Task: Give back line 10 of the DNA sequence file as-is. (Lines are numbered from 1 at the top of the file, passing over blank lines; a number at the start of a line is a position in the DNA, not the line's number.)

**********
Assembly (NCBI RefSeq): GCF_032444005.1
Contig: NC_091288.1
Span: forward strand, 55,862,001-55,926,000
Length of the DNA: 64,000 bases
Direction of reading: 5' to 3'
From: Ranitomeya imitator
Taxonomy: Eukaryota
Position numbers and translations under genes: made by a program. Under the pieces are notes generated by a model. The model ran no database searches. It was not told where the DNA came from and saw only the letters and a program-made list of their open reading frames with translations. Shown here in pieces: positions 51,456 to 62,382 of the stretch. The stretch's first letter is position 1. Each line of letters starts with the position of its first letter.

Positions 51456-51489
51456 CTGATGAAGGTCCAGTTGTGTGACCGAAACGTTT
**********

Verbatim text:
51456 CTGATGAAGGTCCAGTTGTGTGACCGAAACGTTT